About the middle of September a detachment of 1,100 men, under Colonel Arnold, was sent from the camp in the vicinity of Boston, with orders to proceed across the country against Quebec, by a route which had not been explored, and was little known. The party embarked at Newbury, steered for the Kennebec, and ascended that river. But their progress was impeded by rapids, by an almost impassable wilderness, by bad weather, and by want of provisions. They separated into several divisions. After encountering many difficulties, the last division, under Colonel Enos, was unable to proceed; and returned to the camp in the vicinity of Boston. But the other divisions, under Arnold, pressed forward amid incredible hardships and privations, and triumphed over obstacles nearly insuperable. For a month they toiled through a rough, barren, and uninhabited wilderness, without seeing a human habitation, or the face of an individual, except those of their own party, and with very scanty provisions. At length, on the 9th of November, Arnold, with his force much diminished, arrived at Point Levi opposite Quebec.

His appearance was not unexpected; for the lieutenant governor had beer, for some time apprized of his march. In the early part of his progress, Arnold had met an Indian, to whom, although a stranger, he had imprudently entrusted

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a letter to General Schuyler, under cover to a friend in Quebec. The Indian, instead of faithfully delivering the letter according to the directions which he had received, carried it to the lieutenant governor, who, in order to prevent the Americans from passing the river, immediately removed all the canoes from Point Levi, and began to put the city in a posture of defence, which before might easily have been surprised. On discovering the arrival of Arnold at Point Levi, the British commander stationed two vessels of war in the river to guard the passage; and, at that interesting crisis, Colonel M‘Lean, who had retreated before Montgomery, arrived from the Sorel, with about 170 newly-raised troops, to assist in the defence of the place.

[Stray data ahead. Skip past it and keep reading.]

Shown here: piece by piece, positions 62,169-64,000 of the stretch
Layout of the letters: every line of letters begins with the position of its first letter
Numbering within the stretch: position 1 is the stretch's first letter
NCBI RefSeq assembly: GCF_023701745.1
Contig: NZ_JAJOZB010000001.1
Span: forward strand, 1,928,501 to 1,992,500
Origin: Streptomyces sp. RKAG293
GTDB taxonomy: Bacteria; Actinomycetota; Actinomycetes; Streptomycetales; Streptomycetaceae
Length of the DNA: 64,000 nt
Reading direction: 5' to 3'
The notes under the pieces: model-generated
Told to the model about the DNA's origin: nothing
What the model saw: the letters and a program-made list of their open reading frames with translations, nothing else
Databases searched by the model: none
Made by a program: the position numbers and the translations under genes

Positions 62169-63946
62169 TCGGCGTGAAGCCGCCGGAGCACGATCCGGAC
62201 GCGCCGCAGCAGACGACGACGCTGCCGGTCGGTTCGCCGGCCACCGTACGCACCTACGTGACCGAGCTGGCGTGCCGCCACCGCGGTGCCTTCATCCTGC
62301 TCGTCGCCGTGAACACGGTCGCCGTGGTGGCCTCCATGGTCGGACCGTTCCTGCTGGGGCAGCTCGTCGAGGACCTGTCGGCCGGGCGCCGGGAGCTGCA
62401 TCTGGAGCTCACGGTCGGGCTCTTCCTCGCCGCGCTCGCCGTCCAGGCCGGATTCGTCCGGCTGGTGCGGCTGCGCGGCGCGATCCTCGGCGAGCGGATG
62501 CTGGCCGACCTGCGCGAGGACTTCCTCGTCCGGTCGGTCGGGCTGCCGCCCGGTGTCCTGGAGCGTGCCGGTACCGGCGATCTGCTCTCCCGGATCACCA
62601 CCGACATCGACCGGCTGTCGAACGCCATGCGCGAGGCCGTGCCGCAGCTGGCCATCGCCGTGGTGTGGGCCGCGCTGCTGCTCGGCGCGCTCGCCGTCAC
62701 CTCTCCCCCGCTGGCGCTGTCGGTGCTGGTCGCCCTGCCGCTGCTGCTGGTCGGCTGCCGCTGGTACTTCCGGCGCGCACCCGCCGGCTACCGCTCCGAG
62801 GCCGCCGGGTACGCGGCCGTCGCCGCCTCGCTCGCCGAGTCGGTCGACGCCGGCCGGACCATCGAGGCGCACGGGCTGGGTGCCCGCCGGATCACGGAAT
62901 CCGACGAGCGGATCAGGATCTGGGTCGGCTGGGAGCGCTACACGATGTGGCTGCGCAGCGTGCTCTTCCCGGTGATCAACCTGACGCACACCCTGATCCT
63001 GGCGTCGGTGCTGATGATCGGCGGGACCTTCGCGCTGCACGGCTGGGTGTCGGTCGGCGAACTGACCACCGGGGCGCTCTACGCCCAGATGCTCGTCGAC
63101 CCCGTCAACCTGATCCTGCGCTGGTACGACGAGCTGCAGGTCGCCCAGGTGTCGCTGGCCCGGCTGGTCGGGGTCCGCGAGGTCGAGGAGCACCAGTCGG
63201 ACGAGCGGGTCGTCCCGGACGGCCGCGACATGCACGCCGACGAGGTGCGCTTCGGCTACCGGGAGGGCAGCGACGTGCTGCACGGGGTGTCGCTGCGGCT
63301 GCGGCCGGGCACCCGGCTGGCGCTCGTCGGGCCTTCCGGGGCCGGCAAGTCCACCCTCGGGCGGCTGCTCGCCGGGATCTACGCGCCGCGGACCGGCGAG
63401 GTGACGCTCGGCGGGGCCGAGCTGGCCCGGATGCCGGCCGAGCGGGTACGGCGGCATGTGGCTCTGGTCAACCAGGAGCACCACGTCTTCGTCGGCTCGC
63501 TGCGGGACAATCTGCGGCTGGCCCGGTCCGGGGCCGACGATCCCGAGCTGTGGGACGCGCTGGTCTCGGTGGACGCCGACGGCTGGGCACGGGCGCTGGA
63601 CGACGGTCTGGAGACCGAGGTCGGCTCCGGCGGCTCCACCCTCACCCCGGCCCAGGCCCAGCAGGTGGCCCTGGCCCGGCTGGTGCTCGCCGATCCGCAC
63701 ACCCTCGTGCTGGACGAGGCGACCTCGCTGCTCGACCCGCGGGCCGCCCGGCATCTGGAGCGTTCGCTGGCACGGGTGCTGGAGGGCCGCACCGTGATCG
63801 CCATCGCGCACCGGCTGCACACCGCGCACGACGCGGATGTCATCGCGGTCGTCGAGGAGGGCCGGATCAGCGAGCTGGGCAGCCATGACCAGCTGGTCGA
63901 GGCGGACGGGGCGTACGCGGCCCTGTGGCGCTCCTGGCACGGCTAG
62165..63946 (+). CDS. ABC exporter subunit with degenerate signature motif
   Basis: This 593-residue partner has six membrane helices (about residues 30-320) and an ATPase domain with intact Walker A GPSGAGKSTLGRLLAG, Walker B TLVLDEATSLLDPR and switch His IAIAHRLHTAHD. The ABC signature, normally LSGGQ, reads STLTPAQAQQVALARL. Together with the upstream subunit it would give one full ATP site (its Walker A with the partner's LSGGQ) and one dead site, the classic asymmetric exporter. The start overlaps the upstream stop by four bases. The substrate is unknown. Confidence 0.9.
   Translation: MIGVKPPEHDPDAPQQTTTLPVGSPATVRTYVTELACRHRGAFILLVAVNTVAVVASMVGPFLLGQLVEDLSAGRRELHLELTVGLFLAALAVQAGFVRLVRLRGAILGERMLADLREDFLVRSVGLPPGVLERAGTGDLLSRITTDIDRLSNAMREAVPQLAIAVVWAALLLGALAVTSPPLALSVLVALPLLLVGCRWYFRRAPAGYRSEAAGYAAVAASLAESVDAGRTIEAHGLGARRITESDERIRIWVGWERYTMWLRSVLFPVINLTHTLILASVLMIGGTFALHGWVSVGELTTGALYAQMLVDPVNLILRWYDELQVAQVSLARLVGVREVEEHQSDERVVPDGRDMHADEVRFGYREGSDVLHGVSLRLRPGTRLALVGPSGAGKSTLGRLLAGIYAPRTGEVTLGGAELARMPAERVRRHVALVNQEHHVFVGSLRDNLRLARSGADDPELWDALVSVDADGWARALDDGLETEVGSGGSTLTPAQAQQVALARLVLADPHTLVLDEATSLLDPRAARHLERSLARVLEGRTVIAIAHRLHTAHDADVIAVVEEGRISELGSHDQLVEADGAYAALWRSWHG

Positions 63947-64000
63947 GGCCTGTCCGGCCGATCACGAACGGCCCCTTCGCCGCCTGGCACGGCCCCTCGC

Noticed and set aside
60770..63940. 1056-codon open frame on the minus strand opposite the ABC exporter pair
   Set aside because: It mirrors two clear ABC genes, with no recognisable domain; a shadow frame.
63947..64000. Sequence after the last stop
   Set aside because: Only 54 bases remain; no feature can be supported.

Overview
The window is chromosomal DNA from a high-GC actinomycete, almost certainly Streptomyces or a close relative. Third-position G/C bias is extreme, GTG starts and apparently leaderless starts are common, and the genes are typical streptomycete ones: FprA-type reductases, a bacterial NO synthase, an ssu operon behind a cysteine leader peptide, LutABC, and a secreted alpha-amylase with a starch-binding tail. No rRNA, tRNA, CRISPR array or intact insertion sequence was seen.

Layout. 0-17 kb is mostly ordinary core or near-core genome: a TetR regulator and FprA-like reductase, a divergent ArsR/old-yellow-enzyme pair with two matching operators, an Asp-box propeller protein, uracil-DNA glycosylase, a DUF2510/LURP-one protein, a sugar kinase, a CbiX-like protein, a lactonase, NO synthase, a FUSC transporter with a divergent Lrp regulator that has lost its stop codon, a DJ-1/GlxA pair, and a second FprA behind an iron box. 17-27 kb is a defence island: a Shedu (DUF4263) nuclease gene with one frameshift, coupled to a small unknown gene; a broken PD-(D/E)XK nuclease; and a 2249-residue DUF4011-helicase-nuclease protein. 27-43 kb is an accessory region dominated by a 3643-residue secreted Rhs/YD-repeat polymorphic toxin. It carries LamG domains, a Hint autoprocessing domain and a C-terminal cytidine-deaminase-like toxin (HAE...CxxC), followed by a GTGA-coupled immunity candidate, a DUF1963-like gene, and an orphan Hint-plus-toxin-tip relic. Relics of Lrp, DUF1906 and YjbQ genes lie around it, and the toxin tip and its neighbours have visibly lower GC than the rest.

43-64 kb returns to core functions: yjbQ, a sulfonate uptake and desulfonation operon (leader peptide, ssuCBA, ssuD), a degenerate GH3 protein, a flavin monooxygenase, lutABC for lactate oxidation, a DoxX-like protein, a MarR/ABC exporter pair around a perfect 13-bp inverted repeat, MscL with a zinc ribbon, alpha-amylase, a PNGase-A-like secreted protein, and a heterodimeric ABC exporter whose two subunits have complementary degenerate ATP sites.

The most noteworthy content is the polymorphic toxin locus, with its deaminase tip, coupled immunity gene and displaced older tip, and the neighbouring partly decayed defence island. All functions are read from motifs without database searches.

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FIG. 67.- Arnold crossing the River. Notwithstanding all the vigilance of the British, on the night of the 14th of November Arnold crossed the river with 500 men, in thirty-five canoes, and landed unperceived near the place where the brave and enterprising Wolfe had landed about sixteen years before, thence named Wolfe's Cove. He had provi ded scaling ladders, but was unable to carry them over the river with his troops, and consequently was not in a condition to make an immediate attempt on the town. Instead, however, of concealing himself till he could bring forward his scaling ladders, and then make a sudden and unexpected attack by night, he marched part of his troops in military parade in sight of the garrison, and so put the British fully on their guard. He wished to summon them to surrender, but they fired on his flag of truce, and refused to hold any intercourse with him. He, therefore, on the 19th of the month, turned his back on Quebec, and marched to Point aux Trembles, about twenty miles above the city, where General Montgomery, with the force under his command, joined him on the first of December.